Towards the end of It’s a Mad, Mad, Mad, Mad World (1963) there is a scene where all the characters have shown up in Santa Rosita Park, and are running around with shovels trying to find buried treasure. And a couple of characters sit and watch them scurry by, asking “Who’s He?” “Who’s she?”
Modern audiences are apt to ask the same question concerning Dorothy Provine (1935-2010), who plays Milton Berle’s wife in the movie. In a film populated with famous comedy stars, she’d always been something of a head scratcher to me. Why this unknown in a film full of famous people? Well, the answer is that in 1963, Provine was far from unknown, in fact she was on kind of a hot streak. True, at that point, she’d only been associated with one “classic comedy”; she was the title character in Lou Costello’s last movie, The 30 Foot Bride of Candy Rock (1959).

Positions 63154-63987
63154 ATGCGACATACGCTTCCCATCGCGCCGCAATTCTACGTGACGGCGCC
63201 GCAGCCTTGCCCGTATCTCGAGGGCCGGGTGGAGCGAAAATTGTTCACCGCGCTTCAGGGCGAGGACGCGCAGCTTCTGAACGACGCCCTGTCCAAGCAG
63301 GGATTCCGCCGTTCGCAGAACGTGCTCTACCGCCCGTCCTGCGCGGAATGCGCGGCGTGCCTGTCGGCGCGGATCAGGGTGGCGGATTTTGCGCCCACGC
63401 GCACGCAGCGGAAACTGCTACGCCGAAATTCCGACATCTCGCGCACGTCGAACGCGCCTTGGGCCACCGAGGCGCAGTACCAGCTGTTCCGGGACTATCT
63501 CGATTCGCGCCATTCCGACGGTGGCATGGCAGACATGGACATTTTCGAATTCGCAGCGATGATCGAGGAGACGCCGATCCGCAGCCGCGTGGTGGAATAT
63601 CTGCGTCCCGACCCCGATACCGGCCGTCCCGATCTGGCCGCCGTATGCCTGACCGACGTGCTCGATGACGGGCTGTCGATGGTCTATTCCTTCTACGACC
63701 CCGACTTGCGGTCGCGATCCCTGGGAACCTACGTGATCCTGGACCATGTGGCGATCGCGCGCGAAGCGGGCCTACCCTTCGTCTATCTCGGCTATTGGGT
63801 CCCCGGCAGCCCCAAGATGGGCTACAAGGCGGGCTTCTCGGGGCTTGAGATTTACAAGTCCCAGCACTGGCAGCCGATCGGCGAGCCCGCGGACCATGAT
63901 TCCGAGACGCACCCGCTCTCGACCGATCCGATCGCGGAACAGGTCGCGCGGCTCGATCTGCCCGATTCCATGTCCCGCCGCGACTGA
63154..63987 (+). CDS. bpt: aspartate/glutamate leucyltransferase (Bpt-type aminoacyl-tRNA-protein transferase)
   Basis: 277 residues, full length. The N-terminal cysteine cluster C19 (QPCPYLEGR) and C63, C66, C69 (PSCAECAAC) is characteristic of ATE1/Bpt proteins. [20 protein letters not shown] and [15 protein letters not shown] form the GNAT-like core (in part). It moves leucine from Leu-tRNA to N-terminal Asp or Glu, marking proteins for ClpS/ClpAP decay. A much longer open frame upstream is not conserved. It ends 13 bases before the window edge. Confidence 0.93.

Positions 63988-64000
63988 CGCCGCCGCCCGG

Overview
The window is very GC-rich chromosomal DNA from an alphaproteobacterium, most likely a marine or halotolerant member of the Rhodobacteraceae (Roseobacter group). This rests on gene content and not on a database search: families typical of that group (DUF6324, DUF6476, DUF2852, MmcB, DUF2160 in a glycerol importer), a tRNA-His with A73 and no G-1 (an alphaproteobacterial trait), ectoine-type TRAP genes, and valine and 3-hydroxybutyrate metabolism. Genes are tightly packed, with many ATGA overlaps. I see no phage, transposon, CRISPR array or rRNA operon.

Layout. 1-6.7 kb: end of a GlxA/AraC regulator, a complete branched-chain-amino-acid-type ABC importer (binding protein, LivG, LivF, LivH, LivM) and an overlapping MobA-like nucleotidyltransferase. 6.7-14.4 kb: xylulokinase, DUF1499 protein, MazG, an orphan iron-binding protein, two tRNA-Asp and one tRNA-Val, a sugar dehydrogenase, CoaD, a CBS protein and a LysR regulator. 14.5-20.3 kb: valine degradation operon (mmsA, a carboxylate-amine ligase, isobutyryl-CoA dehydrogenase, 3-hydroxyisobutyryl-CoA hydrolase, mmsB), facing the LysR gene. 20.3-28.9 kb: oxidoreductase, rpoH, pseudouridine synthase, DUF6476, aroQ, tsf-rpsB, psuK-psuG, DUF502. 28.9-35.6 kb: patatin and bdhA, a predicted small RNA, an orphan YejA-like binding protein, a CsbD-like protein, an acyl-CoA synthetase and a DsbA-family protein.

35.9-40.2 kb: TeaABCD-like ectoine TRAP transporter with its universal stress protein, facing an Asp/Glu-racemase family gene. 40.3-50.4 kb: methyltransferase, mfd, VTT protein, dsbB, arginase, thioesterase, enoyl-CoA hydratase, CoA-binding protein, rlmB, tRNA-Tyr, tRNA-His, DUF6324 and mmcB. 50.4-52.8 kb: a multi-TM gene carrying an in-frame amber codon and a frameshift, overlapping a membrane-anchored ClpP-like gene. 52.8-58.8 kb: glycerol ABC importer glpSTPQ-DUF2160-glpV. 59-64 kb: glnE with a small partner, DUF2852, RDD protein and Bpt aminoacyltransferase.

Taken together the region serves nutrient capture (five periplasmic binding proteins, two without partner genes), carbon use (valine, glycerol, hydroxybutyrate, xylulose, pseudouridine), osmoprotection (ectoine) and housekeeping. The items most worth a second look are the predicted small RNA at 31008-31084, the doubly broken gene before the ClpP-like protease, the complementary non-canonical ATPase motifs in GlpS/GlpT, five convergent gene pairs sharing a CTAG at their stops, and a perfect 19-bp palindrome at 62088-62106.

But really at that point Provine was a constant presence on television. She guest starred on countless episodic tv shows (mostly westerns), and starred in two tv series: The Alaskans (1959-1960) and especially The Roaring Twenties (1960-1962), in which she starred as a flapper named Pinky Pinkham, even releasing a record album of period songs she sang as the character.
Ironically most of Provine’s “classic comedies” followed Mad World: Good Neighbor Sam (1964), The Great Race (1965), That Darn Cat (1965), Who’s Minding the Mint? (1967), and Never a Dull Moment (1968), along with the light spy entertainments One Spy Too Many (1966), and Kiss the Girls and Make Them Die (1966), and lots more tv.
In 1968, after a busy decade in show business, Provine retired to marry English-American director Robert Day, best known for several 60s-era Tarzan films. Originally from Deadwood, South Dakota, she spent her last two decades living in Washington State. Ironically, today she is best known for appearing in a movie full of otherwise famous people. In 1963, she was one herself.